Posts Tagged ‘Audio’

1 Volt/2 Volt Transceivers

Transceivers with a power supply of 1 and 2 Volts, how much can one achieve with that? Well, actually quite a lot according to DL2AVH, Helmut, who together with DL4ALJ, Gero, wrote two articles about that in the German QRP-Report in 2011. I am impressed by the output power, up to 200 mW with one battery cell (1.5 Volts) and 0.5 Watts with two cells.

I wrote about this in April last year where I also mentioned that the 1 Volt design from 2000 later had been corrected. Those corrections can be found in the article in QRP-Report 3/2011: “Niederspannungs-Schaltungtechnik – der 1-V- und der 2-V-transceiver” (Low voltage circuit technology – the 1 Volt and the 2 Volt transceivers). The improvements are concerned with better input filtering at 14 MHz with a quartz crystal in the front-end filter and better efficiency in the mixer and removal of an audio stage in the direct conversion receiver. This design only uses bipolar transistors and no ICs.

This is different in the newer 2 or 3 Volt transceiver for 7 MHz. Here an impressive figure of only 5 mA power consumption for the receiver is achieved. The transmitter consumes about 250 mA. Several MC1496P balanced modulator/demodulator ICs are used for the mixers in the transmitter and the superhet receiver, and for the product detector of the receiver. They seem to run quite comfortably on only 1.8 Volts as supplied by a low-droput regulator from the battery supply. The TDA7050 is used for the audio output stage. This is a low voltage audio amplifier for headphones which can operate with  a supply voltage down to 1.6 V.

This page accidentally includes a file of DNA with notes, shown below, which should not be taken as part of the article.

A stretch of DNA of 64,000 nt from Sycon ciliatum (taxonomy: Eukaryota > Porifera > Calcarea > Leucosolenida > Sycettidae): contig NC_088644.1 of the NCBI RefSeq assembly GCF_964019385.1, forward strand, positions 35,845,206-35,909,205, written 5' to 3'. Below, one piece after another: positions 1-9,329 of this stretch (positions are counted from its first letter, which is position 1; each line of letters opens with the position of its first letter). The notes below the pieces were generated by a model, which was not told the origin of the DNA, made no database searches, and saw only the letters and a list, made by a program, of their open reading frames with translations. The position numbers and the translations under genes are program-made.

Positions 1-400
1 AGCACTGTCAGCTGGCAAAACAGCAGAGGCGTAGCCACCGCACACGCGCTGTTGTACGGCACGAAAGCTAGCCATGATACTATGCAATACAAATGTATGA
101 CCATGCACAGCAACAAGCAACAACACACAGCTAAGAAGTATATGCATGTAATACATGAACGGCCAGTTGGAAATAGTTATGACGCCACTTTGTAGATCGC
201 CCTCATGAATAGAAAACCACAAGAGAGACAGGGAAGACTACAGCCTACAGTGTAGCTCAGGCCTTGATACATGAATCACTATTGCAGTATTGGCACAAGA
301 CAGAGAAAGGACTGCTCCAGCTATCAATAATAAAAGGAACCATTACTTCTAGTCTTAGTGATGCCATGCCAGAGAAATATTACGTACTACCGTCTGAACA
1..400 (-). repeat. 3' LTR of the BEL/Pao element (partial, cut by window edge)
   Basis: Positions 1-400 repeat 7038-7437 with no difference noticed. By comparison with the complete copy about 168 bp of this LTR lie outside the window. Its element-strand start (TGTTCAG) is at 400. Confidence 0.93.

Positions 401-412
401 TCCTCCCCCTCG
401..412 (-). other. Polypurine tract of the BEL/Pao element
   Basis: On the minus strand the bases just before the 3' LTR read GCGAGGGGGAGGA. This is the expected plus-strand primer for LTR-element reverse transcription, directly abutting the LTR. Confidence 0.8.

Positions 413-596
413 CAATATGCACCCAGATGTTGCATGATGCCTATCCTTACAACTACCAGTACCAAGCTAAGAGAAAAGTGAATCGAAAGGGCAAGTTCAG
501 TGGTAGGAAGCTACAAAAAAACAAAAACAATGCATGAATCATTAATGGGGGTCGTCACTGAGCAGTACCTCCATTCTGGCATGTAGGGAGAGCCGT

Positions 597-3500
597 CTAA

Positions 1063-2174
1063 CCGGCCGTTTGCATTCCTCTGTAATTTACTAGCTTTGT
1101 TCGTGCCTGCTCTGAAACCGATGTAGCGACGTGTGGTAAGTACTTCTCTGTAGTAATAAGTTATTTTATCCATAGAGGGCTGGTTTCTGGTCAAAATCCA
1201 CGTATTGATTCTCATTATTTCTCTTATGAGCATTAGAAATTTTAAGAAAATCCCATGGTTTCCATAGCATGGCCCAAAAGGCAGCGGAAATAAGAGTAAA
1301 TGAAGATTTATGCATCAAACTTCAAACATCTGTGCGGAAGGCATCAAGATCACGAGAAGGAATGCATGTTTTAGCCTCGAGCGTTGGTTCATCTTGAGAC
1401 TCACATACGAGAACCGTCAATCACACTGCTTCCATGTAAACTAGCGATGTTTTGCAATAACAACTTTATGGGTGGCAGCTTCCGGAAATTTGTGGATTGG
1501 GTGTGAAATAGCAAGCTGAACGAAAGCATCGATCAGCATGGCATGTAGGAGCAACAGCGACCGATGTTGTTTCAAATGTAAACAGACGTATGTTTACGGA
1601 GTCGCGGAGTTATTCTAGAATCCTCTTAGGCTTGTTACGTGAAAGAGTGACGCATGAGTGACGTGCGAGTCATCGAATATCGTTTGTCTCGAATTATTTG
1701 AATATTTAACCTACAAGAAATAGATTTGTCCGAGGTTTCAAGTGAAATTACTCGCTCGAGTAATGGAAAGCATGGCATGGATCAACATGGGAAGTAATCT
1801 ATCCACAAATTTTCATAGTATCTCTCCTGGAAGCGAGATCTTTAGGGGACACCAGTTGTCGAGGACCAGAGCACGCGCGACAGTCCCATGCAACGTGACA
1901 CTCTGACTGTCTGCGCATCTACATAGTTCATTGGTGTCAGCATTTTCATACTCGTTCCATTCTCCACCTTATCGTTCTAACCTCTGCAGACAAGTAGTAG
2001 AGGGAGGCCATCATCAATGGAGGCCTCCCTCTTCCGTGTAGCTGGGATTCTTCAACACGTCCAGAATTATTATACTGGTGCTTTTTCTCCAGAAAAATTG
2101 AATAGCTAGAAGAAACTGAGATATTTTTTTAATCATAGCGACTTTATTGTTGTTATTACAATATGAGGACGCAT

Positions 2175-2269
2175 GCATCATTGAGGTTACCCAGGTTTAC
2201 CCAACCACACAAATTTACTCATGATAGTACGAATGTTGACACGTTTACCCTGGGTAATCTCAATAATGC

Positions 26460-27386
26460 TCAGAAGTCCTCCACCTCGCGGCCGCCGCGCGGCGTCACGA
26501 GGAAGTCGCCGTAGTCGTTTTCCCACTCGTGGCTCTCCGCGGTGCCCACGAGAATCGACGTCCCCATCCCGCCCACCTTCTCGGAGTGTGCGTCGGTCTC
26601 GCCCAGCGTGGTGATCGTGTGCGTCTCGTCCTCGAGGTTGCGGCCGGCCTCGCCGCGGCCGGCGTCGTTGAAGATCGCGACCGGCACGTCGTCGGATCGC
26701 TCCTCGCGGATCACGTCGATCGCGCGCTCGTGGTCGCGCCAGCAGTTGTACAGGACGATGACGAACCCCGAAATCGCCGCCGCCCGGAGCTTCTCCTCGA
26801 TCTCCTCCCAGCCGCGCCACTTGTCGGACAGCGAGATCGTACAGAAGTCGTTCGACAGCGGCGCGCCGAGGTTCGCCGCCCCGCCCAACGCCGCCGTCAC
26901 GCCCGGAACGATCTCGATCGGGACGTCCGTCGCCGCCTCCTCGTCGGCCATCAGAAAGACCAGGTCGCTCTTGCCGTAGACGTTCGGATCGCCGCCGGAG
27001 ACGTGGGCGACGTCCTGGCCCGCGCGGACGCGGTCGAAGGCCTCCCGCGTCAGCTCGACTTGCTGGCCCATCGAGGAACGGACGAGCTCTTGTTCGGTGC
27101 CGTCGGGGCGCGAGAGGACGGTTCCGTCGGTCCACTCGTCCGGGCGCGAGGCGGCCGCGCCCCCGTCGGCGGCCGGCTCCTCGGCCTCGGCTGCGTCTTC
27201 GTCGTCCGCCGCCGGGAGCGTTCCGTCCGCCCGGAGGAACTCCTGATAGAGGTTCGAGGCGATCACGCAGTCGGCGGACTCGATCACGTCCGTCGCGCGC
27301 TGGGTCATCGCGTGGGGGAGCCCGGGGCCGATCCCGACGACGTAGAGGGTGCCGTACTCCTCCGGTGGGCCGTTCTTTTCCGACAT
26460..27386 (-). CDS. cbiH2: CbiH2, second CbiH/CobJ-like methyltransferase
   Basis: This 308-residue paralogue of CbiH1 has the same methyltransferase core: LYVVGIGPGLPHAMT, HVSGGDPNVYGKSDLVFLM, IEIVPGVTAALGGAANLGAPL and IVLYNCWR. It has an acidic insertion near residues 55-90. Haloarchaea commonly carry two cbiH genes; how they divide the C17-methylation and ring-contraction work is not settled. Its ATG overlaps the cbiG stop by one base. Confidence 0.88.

The design is said to benefit from low voltage technology of mobile phones. This is the case for circuitry like that of the output stage of the transmitter which consists of a pair of BFG21W transistors. However, both of the ICs have been around for many years.

I think this was a very inspiring read, and the final comment about power consumption from the second article is interesting. They say that with two AA-batteries, the receiver will last for 285 hours, which is the same as 70 days of listening of 4 hours per day. With transmission for 10% of the time, the set of batteries will last for 4 weeks!

A Useless Machine with delay and howl

The useless machine or ultimate machine originates from Claude Shannon, the scientist who figured out how to find the channel capacity in a communications system. I bought the basic machine as a kit from Solarbotics.

But then I added a few features:

  • A delay circuit that makes it look more alive as it gives the impression of doing some thinking before it responds to the switch.
  • Sound that varies with how open the lid is and the amount of light that hits the photosensitive resistor. It was inspired by the design of the Growl and Scream Altoids of FightCube.
  • A couple of LEDs, a red one when it opens and a blue one when it closes.

The circuits were built on small pieces of veroboard and the circuit diagram can be downloaded from here. In retrospect I’m not completely happy with the sound, it could have growled and screamed even more, but then how much effort can one really justify putting into a project which is – useless – anyway?

Show Notes #085


  • “You know it’s summer in Texas, because all the truck tires shed their winter coats.”